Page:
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Encyclopedia > Parthia (satrapy)

Parthia (Old Persian Parthava), before it became the Parthian Empire, was a satrapy (province) of the Achaemenid Empire. The borders of Parthia were the Kopet Dag mountain range in the north (today the border between Iran and Turkmenistan) and the Dasht-e-Kavir desert in the south. It border Media on the west, Hyrcania on the north west, Margiana on the north east, and Aria on the south east. Parthian Empire at its greatest extent, c60 BCE. The Parthian Empire was the dominating force on the Iranian plateau beginning in the late 3rd century BCE, and intermittently controlled Mesopotamia between ca 190 BCE and 224 CE. Parthia was the arch-enemy of the Roman Empire in the east and... Satrap (Greek σατράπης satrápēs, from Old Persian xšaθrapā(van), i. ... The Achaemenid Empire (Old Persian: Hakhāmanishiyan, هخامنشیان also frequently, the Achaemenid Persian Empire.) (559 BC–330 BC) was the first of the Persian Empires to rule over significant portions of Greater Iran. ... Gorgan (گرگان); Hyrcania ; Hyrcana (Old Persian Varkâna, land of wolves; modern Persian Gorgan): part of the ancient Persian empire, on the southern shores of the Caspian Sea (present day Golestan, Mazandaran, Gilan and parts of Turkmenistan). ... Margu (Greek Margiana) was a satrapy of the Achaemenid Empire, mentioned in the Behistun inscriptions of ca. ... This article is about the musical term aria. ...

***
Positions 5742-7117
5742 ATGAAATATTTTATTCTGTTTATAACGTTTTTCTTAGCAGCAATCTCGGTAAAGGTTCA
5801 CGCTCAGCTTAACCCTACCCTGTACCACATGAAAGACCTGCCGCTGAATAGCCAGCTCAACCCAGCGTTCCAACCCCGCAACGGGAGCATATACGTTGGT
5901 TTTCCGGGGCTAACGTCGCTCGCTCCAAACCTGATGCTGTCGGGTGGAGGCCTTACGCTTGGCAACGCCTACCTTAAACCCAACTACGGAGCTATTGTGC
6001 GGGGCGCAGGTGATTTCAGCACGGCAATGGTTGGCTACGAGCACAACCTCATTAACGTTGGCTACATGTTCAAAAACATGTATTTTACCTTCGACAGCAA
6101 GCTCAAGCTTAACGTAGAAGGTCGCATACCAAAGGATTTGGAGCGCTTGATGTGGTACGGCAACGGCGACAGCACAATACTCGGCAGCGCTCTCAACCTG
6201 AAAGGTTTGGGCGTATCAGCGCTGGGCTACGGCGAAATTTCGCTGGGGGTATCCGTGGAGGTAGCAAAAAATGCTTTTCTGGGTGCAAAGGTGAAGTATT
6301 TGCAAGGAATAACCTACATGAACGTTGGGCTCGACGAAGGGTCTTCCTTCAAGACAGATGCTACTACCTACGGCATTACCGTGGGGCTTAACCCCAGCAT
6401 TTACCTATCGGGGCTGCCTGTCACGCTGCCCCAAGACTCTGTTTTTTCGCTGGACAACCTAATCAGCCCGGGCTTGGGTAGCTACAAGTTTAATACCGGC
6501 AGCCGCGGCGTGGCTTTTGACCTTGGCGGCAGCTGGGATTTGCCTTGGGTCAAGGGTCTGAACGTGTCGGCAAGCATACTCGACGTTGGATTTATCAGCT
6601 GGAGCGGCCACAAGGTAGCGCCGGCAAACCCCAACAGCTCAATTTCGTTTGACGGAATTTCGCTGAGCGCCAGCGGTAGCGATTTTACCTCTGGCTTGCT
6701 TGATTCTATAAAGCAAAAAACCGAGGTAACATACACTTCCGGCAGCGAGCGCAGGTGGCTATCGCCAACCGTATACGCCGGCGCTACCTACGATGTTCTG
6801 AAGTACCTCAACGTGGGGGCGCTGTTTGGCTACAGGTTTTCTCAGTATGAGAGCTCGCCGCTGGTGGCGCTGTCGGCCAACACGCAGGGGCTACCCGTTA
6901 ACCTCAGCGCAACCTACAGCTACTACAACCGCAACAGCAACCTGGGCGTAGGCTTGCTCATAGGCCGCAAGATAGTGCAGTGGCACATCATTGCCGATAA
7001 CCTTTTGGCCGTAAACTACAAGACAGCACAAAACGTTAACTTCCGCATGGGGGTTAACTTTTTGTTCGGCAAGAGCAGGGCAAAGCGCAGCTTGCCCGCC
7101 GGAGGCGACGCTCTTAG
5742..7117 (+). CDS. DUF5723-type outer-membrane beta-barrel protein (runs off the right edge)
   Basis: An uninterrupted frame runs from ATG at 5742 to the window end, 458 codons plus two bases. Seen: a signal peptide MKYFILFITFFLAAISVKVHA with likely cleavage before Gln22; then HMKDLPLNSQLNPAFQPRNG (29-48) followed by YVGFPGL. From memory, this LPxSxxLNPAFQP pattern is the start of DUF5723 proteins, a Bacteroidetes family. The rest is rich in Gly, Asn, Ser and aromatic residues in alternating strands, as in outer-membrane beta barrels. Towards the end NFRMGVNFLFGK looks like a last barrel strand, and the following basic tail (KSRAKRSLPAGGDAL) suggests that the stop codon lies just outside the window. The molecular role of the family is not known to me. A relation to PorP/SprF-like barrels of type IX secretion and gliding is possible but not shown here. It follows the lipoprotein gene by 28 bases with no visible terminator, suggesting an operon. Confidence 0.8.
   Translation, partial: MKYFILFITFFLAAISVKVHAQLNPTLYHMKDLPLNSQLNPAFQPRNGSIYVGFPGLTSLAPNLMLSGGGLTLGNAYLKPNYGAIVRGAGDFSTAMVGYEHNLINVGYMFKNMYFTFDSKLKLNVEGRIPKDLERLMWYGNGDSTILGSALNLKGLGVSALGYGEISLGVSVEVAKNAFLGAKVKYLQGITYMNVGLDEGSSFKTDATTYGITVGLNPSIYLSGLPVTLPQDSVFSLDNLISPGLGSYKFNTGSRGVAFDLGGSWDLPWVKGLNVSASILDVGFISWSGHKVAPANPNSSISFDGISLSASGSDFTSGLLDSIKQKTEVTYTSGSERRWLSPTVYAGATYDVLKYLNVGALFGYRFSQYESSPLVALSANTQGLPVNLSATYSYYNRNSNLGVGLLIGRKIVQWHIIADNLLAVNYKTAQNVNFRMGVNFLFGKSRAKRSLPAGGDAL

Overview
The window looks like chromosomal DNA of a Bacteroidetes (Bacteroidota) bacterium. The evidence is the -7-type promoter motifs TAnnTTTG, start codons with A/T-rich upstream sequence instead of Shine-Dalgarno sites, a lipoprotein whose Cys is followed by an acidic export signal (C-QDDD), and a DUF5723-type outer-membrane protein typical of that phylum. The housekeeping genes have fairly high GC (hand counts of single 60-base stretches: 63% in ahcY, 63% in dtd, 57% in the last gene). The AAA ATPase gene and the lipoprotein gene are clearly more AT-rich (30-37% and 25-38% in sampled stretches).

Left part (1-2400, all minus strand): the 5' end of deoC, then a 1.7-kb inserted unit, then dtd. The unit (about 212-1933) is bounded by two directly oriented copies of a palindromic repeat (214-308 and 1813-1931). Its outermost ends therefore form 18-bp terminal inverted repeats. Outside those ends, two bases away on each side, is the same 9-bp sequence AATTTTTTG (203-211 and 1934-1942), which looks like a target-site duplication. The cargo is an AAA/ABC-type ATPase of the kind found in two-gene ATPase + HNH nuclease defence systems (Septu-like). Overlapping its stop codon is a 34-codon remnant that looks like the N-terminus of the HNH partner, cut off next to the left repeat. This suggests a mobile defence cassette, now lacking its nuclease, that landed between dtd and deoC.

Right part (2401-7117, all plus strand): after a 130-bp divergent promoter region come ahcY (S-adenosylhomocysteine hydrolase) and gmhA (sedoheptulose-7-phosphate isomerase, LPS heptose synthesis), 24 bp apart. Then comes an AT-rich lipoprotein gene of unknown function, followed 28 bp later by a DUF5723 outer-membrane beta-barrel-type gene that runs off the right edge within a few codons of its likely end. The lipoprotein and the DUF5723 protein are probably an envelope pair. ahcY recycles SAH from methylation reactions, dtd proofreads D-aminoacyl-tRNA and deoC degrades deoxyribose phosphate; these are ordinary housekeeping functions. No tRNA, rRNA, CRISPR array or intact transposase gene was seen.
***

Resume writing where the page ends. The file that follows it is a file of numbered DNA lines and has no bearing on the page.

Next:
In 522/521 BCE, Parthia revolted against Persian rule, joining the Median rebel king Phraortes. The Persian satrap (governor), Hystaspes, stood his ground against the rebels at Vishpauzatish, where he repelled them on March 8, 521. After receiving reinforcements, he defeated the rebels and Parthia was pacified. The last satrap of Parthia was Phrataphernes, who surrendered to Alexander the Great in 330 BCE. He was later reappointed and is known to have also been a satrap of Hyrcania in 323.[1] Fravartish or Phraortes (c. ... To meet Wikipedias quality standards, this article or section may require cleanup. ... Hystaspes (the Greek form of the Persian Vishtaspa) can refer to two individuals: A semi-legendary king (kava), praised by Zoroaster as his protector and a true believer, son of Aurvataspa (Lohrasp). ... Alexander the Great (Greek: ,[1] Megas Alexandros; July 356 BC–June 11, 323 BC), also known as Alexander III, king of Macedon (336–323 BC), was one of the most successful military commanders in history. ...


References

  1. ^ Parthia


Provinces of the Achaemenid Empire (Behistun and Daiva inscriptions)
Persia | Elam | Babylonia | Media | Sacae | Yauna | Macedon | Pamphylia | Paphlagonia | Cappadocia | Caria | Lydia | Thrace | Armenia | Cilicia | Taxila | Egypt | Gandara | Sattagydia | Gedrosia | Carmania | Maka | Drangiana | Arachosia | Bactria | Parthia | Aria | Chorasmia | Sogdia | Kush | Arabia | Hyrcania | Margu | Dahae | Libya
By district (Herodotus)
District I | District II | District III | District IV | District V | District VI | District VII | District VIII | District IX | District X | District XI | District XII | District XIII | District XIV | District XV | District XVI | District XVII | District XVIII | District XIX | District XX
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